Coordinator of Communication and Evangelism
Sunday, September 25
One of the clergy in our diocese asked me a few months ago if we would ever again have a churchwide Social Media Sunday. I half-jokingly said, “Well, isn’t EVERY Sunday a church Social Media Sunday?!” But, we do, indeed, have a designated Sundayrapidly approaching in which we are called as Episcopalians, churchwide, to give some special attention to how we engage the world via social media. So, yet another clergyperson invited me in to brainstorm with him last week about some things he and his parish might do to more intentionally embrace social media, particularly Facebook.
Facebook has been around for a good long while now but continues to evolve. Paralleling the development of mobile technology, Facebook has emerged as a primary tool for church shoppers. Research has shown that Facebook has become just as important, or even more important, than church websites when people are seeking basic information about a church these days. Why? One of the reasons is that people initially just want to get a quick and easy basic sweeping sense of what a church is doing in real time. What are its members talking about and working on these days? What do the photos and/or videos and conversation tell us about this church and how it may or may not be a good fit for us? What have other guests experienced? What events are coming up we may want to connect to? Websites, even greatly mobile-optimized ones, are increasingly becoming more second-line resources, while Facebook pages and open groups have become more frontline first impression tools.
So, what are some things we can all consider about better using Facebook as—for starters—Social Media Sunday 2016 approaches? Here are a few that have emerged over the past few weeks in discussions at various parishes.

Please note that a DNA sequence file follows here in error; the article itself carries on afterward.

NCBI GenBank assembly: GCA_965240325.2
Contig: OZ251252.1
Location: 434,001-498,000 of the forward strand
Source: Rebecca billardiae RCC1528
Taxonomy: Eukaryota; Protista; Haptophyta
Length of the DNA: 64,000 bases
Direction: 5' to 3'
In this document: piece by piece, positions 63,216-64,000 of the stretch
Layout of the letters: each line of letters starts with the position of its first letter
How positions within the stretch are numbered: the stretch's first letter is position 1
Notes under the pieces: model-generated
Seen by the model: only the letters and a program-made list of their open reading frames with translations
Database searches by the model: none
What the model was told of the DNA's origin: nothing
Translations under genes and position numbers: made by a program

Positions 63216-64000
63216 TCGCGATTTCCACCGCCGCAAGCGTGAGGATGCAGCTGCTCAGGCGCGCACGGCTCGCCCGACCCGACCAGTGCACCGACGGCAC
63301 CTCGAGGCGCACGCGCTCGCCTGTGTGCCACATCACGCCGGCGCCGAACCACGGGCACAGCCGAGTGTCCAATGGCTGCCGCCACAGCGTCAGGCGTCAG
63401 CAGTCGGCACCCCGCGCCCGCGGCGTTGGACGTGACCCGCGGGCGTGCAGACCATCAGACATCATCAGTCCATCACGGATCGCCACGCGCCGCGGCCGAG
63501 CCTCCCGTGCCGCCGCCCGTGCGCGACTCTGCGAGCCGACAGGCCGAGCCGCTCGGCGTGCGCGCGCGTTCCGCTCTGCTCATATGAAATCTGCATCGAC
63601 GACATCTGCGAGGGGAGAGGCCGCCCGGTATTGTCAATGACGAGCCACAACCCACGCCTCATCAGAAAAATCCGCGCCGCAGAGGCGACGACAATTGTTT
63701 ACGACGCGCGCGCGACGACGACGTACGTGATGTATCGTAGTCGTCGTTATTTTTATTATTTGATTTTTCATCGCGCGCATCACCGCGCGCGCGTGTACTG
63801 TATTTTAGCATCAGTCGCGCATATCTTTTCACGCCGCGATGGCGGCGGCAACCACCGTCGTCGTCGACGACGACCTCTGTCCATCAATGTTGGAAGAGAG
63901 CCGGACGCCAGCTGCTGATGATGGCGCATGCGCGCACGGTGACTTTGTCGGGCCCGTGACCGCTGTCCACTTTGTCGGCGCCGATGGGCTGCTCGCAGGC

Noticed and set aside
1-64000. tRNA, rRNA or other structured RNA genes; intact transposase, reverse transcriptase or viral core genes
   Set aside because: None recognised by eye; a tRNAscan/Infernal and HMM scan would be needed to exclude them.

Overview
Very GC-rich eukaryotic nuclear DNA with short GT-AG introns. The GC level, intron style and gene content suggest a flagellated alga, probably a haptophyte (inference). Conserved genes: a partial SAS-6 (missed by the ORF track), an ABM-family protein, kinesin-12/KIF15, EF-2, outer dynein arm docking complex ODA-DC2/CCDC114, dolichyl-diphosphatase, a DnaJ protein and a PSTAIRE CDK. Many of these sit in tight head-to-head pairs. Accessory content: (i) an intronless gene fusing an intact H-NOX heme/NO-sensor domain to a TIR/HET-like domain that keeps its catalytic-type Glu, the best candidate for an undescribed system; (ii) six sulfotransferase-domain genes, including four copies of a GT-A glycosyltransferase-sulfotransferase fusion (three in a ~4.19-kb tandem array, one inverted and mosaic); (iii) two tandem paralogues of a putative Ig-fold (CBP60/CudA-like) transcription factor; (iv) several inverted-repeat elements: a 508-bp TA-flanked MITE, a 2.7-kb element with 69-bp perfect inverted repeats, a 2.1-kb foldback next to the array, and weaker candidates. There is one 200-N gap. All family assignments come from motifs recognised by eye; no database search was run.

- Have something—anything—relatively current posted on your Facebook page or group, By relatively current, we’re talking at least within the past month, preferably the past couple of months. Not last Easter or Christmas and definitely not in over a year!
- Always post a visual with any bit of news. This can be a photo, meme, infographic, or video. Posts with visuals get lots more attention and, with a simple Google search, you can find many resources out there that will help you import or create simple visuals right on your phone. The more visuals and multimedia people can access on your page, the more your Facebook presence will reflect a real sense of what your parish is about. And, while beautiful and general church memes can be effective, what always works best and appears most authentic is images of real people in your church engaged in ministry and interaction with one another.
- Use Facebook to increase your pastoral care potential. The general rule about Facebook is to use 20 percent of your time with it to share your own news and 80 percent to interact with your followers or friends. It is a rich and very personal tool for offering care for those going through a life transition, experiencing illness, or even celebrating a birthday or anniversary.
- Use Facebook for starting conversations, posing questions, and generally keeping the dialogue going between Sundays. Talk about the lectionary coming up the following Sunday, what your midweek Bible study group has been discussing, how a mission project is going and what is needed to better support it…. The ideas are endless and newcomers can easily be invited and encouraged into your conversation.
- Learn a bit about Facebook metrics and “pushing” posts about your page, your church, or an upcoming activity or project. For a very small amount of money—often as little as $10-$20, you can push your post onto Facebook news feeds that you select by variables such as geographic area, extending your reach dramatically.
One of Facebook’s best new tools is “Go Live” and we will be using/demonstrating that here in our diocese on Tuesday, August 23, 7 p.m. for our special Media Monday. If you have joined our Episcopal Diocese of Indianapolis page, all you have to do is go on Facebook at that time, where you will see a message “The Episcopal Diocese of Indianapolis is live.” Just click it on and you can participate via comments and posts. If you happen to miss it, you will be able to access it later. This tool holds much potential for any parish. Using a smartphone, you can live broadcast on Facebook a sermon, music, or even your entire worship time or church school program. How cool is that?!
So, hope to see you on August 23 as we learn together, and brainstorm together, how we can make Episcopal Social MediaSunday on September 25 the best ever and add new tools and possibilities to our longer-term social media profile!.